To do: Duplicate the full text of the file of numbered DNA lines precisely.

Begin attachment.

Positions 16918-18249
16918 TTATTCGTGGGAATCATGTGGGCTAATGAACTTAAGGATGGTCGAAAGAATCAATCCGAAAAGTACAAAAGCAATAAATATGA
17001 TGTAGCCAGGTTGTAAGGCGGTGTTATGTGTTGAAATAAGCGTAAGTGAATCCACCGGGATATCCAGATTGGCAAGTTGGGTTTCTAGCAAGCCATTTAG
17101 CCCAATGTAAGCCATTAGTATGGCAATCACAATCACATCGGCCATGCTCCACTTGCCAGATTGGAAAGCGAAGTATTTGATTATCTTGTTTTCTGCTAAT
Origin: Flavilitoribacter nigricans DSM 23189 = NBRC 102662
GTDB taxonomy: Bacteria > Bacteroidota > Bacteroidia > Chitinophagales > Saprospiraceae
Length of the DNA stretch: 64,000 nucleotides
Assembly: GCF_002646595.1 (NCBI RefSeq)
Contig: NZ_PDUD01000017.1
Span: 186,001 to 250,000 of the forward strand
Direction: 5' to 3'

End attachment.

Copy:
Positions 16918-18249
16918 TTATTCGTGGGAATCATGTGGGCTAATGAACTTAAGGATGGTCGAAAGAATCAATCCGAAAAGTACAAAAGCAATAAATATGA
17001 TGTAGCCAGGTTGTAAGGCGGTGTTATGTGTTGAAATAAGCGTAAGTGAATCCACCGGGATATCCAGATTGGCAAGTTGGGTTTCTAGCAAGCCATTTAG
17101 CCCAATGTAAGCCATTAGTATGGCAATCACAATCACATCGGCCATGCTCCACTTGCCAGATTGGAAAGCGAAGTATTTGATTATCTTGTTTTCTGCTAAT
Origin: Flavilitoribacter nigricans DSM 23189 = NBRC 102662
GTDB taxonomy: Bacteria > Bacteroidota > Bacteroidia > Chitinophagales > Saprospiraceae
Length of the DNA stretch: 64,000 nucleotides
Assembly: GCF_002646595.1 (NCBI RefSeq)
Contig: NZ_PDUD01000017.1
Span: 186,001 to 250,000 of the forward strand
Direction: 5' to 3'